It is amazing how quickly ideas can come into fashion in political debate. Just a few years ago arguments about devolution of power and resources were confined to the margins of the conversation: a technocratic obsession for the insufferably wonky. Now devolution seems to be the only show in town. We have metro mayors of Manchester, extra powers for the Scottish assembly and the London mayoral contest seems to be a race to outbid each other for the extra powers they will demand. Even the inner sanctum of the Treasury seem to have caught the devo fever.
But fashions come and go, and the newfound enthusiasm for devolution remains skin-deep. There are two real dangers here for those of us who have been championing this agenda for a long time. The first is political. As my colleague Chuka Ummuna has argued, Labour must not let George Osborne get away with posing as a kind of lord high devolutioner, benevolently bestowing new powers on well-behaved local authorities. We must set the terms of the debate and make sure the Chancellor’s sloganeering does not obscure the real issues.
Yet it is the second danger that is the bigger worry. There is a risk that in the excitement of winning the argument on devolution, we lose sight of why we wanted it in the first place. We need to be clear about what devolution is not about. It is not a chance for a competition. This is not about kicking off a fight between us and other city regions, or between us ourselves. No good will come from cities in the north wasting time rowing with each other.
Take devolution in Liverpool, what I call devoscouse. A better train line between Liverpool and Manchester obviously benefits each place at either end. Same goes for new business opportunities. So we need to work together with the rest of the north, not against each other. No one city population is big enough to drive the economy of the north on its own: this is about all of us, not just some of us.
Devoscouse, then, is a chance for us to co-operate. And as a socialist, that suits me just fine. Our economic development needs us to plan for our future and work together for a growing, strong city. But how? Well, not the Osborne way, that’s clear. You shouldn’t be allowed to wax lyrical about the north if you are responsible for heaping cuts on the north, while you cushion the south of England. You shouldn’t be able to talk about any kind of power house while people in London receive 24 times the cash per head for transport investment than people in the north east.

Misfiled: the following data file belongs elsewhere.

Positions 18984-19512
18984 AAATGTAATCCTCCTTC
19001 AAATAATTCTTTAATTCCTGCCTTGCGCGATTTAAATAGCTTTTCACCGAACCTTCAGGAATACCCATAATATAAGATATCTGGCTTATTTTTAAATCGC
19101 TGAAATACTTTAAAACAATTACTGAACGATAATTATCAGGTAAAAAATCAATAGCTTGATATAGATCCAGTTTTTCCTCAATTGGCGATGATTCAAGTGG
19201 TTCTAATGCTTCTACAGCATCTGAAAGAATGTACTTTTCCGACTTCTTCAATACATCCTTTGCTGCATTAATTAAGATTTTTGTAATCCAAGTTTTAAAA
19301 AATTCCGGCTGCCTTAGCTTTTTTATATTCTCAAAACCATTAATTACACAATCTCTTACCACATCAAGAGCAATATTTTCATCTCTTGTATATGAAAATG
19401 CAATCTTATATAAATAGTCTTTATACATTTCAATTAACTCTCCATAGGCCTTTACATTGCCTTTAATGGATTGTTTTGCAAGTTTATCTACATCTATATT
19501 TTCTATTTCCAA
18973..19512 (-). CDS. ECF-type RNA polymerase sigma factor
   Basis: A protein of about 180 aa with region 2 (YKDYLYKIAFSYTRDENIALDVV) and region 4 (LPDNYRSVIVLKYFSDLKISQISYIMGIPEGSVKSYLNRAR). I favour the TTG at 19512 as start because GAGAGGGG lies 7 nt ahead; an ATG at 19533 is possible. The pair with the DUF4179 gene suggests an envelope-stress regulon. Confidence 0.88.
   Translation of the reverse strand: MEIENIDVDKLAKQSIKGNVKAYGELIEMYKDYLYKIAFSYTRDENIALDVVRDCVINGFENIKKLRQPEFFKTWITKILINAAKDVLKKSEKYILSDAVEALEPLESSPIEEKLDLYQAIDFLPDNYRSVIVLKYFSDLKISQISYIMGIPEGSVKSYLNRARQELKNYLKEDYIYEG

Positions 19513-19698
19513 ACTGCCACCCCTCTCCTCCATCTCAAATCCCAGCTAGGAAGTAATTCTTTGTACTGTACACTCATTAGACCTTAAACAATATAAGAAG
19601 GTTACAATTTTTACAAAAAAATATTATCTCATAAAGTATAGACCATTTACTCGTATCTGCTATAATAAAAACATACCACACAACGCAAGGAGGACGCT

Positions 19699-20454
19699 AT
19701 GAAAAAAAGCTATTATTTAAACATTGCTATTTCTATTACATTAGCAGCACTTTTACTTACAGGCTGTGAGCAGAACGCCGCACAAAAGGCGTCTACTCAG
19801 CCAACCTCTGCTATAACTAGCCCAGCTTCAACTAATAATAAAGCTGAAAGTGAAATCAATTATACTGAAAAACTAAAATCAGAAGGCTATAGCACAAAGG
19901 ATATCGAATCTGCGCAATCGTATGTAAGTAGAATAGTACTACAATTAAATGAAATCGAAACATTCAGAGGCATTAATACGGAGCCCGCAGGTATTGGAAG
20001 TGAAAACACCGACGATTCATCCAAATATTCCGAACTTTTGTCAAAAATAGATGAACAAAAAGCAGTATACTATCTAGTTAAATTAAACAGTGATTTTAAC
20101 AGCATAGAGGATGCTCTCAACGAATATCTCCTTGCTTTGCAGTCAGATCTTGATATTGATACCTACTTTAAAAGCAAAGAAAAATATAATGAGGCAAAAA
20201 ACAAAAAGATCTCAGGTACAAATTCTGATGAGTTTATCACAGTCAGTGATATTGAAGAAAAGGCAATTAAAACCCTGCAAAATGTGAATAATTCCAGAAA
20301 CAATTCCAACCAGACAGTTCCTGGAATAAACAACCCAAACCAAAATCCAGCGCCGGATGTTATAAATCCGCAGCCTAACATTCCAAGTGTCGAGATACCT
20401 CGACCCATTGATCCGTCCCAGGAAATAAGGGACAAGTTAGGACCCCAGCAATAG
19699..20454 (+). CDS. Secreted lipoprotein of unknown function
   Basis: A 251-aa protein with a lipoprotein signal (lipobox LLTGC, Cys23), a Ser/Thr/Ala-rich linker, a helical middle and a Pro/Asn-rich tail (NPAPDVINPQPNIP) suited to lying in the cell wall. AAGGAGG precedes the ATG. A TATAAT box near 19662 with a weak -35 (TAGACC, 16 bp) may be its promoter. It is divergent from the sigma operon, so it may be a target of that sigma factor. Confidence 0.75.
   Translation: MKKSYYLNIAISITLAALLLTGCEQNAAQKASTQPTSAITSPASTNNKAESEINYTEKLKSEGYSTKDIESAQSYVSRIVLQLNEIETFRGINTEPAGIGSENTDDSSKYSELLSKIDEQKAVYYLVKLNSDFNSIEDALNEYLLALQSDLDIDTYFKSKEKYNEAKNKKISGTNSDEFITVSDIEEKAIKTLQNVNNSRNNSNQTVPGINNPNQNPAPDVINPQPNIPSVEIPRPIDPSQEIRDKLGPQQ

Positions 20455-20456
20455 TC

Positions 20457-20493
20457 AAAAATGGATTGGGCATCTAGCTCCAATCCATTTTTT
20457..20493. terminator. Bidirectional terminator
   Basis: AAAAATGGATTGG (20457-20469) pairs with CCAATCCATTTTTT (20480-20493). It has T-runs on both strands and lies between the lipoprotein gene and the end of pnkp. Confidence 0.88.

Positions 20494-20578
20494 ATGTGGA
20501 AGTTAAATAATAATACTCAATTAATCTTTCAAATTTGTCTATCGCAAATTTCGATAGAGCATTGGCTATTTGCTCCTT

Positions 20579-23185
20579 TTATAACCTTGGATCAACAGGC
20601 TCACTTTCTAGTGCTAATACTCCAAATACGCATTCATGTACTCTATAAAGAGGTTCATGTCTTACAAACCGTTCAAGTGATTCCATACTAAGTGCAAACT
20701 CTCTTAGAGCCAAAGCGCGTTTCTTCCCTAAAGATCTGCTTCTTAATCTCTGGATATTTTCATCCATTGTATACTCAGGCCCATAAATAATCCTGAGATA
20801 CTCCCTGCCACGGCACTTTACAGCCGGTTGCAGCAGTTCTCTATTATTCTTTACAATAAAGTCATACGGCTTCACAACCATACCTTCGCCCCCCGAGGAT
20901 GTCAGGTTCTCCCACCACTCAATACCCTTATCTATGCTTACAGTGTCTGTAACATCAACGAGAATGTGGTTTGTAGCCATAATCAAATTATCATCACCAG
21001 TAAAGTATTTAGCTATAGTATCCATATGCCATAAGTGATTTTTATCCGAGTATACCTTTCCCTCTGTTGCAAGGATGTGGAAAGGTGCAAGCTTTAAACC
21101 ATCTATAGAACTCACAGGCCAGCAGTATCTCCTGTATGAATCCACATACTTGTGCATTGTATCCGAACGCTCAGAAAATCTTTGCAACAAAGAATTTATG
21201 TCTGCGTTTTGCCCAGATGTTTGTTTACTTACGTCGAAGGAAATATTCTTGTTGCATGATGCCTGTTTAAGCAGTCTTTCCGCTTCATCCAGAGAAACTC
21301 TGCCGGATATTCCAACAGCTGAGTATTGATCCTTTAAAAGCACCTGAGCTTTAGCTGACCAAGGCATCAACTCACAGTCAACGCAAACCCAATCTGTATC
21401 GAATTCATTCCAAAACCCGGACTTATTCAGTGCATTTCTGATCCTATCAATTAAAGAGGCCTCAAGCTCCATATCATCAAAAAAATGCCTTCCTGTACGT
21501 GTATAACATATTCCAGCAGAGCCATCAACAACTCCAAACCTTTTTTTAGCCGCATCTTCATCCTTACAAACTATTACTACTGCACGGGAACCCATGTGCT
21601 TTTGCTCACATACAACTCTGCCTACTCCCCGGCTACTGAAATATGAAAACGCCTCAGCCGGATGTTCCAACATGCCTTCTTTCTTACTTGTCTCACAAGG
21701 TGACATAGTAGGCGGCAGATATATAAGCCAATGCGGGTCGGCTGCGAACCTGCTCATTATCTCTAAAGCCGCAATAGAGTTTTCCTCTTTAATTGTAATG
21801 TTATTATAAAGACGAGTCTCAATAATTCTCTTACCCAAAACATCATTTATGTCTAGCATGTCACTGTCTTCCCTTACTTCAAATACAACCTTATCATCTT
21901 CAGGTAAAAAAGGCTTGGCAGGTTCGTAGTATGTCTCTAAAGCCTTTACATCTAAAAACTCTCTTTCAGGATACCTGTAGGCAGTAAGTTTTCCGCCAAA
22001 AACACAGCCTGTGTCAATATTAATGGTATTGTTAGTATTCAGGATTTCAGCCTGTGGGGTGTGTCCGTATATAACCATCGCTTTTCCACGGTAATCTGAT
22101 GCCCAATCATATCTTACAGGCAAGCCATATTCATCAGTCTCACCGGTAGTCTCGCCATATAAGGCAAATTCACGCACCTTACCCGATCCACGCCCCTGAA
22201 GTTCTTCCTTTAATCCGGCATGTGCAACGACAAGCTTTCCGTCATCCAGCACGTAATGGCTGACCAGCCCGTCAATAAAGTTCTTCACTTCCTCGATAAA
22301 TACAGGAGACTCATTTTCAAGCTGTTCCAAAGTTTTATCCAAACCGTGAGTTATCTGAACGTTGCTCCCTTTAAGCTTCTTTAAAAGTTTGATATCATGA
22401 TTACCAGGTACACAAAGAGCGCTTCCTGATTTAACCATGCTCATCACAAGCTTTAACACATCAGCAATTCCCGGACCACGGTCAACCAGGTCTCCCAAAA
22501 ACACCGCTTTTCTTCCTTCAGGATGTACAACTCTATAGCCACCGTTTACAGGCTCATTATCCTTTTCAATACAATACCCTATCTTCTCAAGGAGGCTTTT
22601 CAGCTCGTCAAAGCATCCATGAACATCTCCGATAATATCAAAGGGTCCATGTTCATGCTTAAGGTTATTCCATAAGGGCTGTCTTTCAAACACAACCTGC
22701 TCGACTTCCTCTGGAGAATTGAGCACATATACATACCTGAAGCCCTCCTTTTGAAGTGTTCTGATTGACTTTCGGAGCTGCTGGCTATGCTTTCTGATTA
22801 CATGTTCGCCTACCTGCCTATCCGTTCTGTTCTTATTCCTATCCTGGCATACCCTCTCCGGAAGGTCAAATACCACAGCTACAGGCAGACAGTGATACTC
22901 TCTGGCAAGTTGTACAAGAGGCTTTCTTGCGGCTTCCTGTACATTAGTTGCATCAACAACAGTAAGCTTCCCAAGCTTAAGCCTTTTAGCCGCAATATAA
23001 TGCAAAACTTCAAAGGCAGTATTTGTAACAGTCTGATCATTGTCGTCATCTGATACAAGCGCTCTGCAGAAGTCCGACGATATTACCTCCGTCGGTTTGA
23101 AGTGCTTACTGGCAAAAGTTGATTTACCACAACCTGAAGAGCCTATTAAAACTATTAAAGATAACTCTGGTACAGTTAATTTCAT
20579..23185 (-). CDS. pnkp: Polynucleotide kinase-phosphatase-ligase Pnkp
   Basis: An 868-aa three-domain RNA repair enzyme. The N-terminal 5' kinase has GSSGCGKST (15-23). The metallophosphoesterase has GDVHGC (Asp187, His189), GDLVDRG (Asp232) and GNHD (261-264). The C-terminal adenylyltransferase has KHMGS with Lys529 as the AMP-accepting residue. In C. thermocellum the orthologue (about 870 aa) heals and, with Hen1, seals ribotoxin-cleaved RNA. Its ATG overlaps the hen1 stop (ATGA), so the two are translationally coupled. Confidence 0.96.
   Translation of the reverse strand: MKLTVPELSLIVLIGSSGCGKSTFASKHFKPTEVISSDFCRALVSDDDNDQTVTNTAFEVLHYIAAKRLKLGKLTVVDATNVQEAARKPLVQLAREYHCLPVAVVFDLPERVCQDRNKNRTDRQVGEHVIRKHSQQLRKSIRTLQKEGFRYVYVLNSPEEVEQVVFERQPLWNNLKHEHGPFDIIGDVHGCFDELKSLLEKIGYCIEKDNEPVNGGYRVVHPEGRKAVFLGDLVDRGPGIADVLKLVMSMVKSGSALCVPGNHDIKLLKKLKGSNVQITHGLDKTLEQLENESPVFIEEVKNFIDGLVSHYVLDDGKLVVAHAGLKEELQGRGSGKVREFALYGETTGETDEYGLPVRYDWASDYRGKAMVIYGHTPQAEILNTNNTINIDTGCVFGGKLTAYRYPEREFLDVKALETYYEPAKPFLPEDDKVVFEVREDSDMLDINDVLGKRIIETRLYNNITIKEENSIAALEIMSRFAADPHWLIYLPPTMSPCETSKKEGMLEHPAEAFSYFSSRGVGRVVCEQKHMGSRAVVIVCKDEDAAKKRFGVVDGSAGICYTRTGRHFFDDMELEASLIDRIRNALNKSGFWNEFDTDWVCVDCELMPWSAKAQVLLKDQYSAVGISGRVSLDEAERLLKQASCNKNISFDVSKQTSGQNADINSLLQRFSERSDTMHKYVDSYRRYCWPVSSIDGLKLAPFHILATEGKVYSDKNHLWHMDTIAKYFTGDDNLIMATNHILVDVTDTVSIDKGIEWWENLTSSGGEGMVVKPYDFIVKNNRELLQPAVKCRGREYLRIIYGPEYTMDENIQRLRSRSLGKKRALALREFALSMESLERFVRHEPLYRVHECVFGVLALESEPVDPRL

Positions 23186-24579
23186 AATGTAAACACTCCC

The whole point of devolution is that our cities do not have to be dependent on a Tory chancellor, our strength can come from within. To develop this strength we need to build up our financial, human and economic capital.
In economic terms, northern cities need greater control over capital budgets. In Liverpool we need capital to deal with brown field sites, both those that remain in the city centre, blighting what is otherwise a very successful city, and the wasted opportunities in the land that forms the perimeter – on both sides of the river – between downtown and the outer suburbs. For this we need business investment.
Yet, our country’s financial capital – the City of London – often feels far away, and in its mindset, it is. Merseyside and the wider north west is dominated by manufacturing new and old, whereas the south is home to a larger service sector. One in ten in the north west work in manufacturing; one in 100 in London and the south east do. We should be looking to work with our northern financial sector, for example in Leeds, to build links and encourage investment.
Secondly, apart from financial capital, there is an even more pressing need: human capital. The skills we each have are the biggest determinate of the economic growth we will experience. And what’s more, our ability to turn economic growth into a plan to end poverty relies entirely on getting those with least chance in the labour market better opportunities. Social justice requires a coherent, workable skills plan for the city region.
Finally economic growth is not needed merely for its own sake. It is not virtuous by definition. We need growth for our city because of the people in it, and because we want them to lead a good and successful life. Economic growth that leaves some people behind is not good enough. Our society needs something more than just buildings and the chance to make a buck.
This is my final kind of capital that we must grow: social capital. We needed a shared purpose, a story of our city that everyone can be a part of, and a vision we can collectively work towards.
In Liverpool we make things and send them off around the world. It is what we do. Whether that is writing stories or inventing new technology, large scale manufacture or small creative business, at the moment, it feels like our city region is humming with new ideas. I think the next new idea could be a bigger vision of what we can be.
In the past, our city came together – and still, unfailing, unites – to help us deal with tragedy and cope with adversities. That unity can now be our strongest foundation. In making things, we will secure our economic future, but, what’s more, we’ll have a purpose everyone can be a part of.
Alison McGovern is MP for Wirral South